Trip Cancellation: About 40 percent of all claims fall in this category.
Medical: Health services in the U.S. are expensive for the uninsured. This is a major reason to consider purchasing insurance. Whether you break a leg or need a blood transfusion, you will likely incur costs far higher than you might pay in other nations. And what if you have an accident that requires transport to a major medical center? Air ambulances alone could set you back $15,000 to $30,000.
Trip Interruption: For example, if you become ill during your trip or if someone at home gets sick, and you have to get off the cruise ship or abandon a tour. The insurer will often pay up to 150% of the cost of your trip to get you home.
Travel Delay: Insurance usually covers incidentals like meals and overnight lodging while you wait to travel home.
Baggage: Insurance will typically cover lost and mishandled baggage.
Some insurance companies allow you to purchase a policy that allows you to cancel for any reason. This may cost more (often 10% or more), but it is worthwhile for certain travelers.
Do I need travel insurance?
If your trip costs $4,000 to $6,000 (or more), it’s probably a good idea. Your age and health are important factors. So is your destination. If you’re traveling to a hurricane-prone area during hurricane season, for example, you’ll probably want some coverage “just in case” … no matter what.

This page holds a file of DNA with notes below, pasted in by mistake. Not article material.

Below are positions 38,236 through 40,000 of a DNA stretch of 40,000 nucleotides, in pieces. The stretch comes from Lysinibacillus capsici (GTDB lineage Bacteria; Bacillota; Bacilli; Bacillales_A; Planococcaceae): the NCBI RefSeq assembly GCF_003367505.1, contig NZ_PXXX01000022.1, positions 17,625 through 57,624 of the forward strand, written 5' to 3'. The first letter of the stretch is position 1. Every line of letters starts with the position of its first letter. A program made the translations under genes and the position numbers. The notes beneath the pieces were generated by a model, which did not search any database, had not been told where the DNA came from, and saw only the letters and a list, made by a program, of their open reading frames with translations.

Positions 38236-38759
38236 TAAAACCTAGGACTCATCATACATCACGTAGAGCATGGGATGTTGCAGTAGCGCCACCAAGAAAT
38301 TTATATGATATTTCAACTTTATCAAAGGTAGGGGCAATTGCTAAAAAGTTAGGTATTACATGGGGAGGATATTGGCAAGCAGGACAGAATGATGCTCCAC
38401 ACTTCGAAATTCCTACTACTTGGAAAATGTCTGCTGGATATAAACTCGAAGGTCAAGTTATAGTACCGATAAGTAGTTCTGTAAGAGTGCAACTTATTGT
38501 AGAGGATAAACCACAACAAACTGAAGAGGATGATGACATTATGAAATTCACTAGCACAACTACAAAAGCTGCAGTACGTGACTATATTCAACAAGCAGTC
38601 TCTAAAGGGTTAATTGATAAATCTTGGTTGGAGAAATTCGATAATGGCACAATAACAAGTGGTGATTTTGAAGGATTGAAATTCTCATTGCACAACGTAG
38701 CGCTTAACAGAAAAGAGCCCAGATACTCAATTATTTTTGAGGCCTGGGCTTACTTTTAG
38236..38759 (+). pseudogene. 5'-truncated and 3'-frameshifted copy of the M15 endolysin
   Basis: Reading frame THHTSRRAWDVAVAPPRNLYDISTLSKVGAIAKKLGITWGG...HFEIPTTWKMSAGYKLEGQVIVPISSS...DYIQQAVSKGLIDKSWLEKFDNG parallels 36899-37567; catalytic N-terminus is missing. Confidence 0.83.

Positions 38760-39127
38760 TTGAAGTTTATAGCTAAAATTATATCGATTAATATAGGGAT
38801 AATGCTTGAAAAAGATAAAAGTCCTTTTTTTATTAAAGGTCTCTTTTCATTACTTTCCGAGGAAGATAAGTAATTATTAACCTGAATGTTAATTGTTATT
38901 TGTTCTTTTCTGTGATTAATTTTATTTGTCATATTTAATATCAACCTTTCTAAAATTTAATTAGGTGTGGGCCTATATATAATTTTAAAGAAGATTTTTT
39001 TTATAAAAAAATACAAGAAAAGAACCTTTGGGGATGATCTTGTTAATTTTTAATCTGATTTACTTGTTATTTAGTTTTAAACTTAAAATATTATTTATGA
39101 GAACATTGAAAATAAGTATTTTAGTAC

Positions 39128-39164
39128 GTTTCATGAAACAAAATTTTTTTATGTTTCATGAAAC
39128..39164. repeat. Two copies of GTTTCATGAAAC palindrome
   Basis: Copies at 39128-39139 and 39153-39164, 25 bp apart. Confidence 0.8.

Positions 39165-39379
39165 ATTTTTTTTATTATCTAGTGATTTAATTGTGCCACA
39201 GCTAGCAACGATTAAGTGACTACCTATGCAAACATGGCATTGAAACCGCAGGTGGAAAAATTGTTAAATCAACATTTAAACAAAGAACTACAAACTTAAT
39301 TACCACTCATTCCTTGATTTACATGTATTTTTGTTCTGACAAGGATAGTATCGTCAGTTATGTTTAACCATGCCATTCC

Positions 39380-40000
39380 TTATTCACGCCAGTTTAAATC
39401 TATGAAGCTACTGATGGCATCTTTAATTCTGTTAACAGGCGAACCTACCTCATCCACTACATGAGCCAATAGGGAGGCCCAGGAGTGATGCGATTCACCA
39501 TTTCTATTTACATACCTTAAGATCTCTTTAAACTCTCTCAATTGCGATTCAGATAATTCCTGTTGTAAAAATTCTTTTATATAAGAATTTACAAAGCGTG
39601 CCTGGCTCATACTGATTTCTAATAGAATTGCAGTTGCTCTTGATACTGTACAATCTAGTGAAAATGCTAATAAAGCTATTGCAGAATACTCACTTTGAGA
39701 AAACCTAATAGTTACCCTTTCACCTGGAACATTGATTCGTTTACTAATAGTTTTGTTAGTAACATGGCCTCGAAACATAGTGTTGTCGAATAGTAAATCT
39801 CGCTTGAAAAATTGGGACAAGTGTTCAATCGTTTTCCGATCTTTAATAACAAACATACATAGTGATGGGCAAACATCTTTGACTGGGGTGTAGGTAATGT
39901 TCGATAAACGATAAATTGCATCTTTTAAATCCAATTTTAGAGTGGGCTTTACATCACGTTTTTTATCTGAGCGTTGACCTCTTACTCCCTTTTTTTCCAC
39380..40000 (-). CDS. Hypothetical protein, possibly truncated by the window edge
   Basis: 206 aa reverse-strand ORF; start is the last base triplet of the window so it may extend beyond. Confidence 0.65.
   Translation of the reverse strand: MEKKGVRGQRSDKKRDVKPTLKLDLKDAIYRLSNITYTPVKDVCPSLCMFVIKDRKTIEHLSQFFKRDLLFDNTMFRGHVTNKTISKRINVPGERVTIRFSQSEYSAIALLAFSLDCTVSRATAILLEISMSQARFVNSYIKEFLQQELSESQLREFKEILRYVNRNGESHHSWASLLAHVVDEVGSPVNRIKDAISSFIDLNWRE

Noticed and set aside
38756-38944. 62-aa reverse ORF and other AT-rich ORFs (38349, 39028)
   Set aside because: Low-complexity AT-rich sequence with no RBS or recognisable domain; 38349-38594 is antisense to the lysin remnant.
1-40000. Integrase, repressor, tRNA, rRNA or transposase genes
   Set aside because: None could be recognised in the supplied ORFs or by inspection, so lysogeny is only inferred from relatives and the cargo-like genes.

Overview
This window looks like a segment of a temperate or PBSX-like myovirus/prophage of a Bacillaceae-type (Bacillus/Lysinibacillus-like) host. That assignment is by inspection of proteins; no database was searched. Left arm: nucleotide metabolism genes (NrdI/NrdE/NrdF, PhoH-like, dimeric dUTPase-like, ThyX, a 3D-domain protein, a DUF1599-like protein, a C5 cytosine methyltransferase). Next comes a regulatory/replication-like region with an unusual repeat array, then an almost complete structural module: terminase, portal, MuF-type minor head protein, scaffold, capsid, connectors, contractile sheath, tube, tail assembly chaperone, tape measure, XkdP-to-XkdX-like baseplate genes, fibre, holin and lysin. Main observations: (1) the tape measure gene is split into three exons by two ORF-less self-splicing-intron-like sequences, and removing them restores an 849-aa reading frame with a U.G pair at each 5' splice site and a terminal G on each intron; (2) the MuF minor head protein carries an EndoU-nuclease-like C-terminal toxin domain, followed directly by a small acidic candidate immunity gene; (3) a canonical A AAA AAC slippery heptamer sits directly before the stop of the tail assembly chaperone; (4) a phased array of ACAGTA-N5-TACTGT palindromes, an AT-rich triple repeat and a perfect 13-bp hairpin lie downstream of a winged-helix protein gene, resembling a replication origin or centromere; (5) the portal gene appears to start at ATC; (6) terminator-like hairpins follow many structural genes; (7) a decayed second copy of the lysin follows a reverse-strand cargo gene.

Your English language skills are also an important factor. Insurance policies often include concierge services with 24-hour hotlines that can connect you quickly with someone who speaks your language.
How do I choose an insurance provider?
Do your homework; check around.
The largest insurers in the U.S. include Travel Guard, Allianz and CSA Travel Protection. Smaller reputable companies include Berkley, Berkshire Hathaway Travel Protection, Travel Insured International and Travelex. You may also find deals through aggregator sites like Squaremouth and InsureMyTrip.
Many airlines and travel companies also offer travel insurance when you book your flight (often contracted with the above major players).
If you have pre-existing health conditions: Many policies have exclusion policies if you have a pre-existing medical condition. But companies also offer waivers that overwrite the exclusion if you purchase the policy within a certain time frame of paying for your trip (e.g., within 24 hours of buying your cruise package). Again, it’s best to check the fine print.
Credit card insurance: If you buy your airfare or trip with a credit card, you may be partially covered by the credit card’s issuing bank. Check directly with the company to find out exactly what’s covered, as many have “stripped down” coverage and restrictions.
The travel insurance business is expanding and evolving rapidly. As “shared space” lodging options like VRBO, Airbnb and Homeaway become more popular in the travel and leisure market, so does the need for insurance for both property owners and travelers.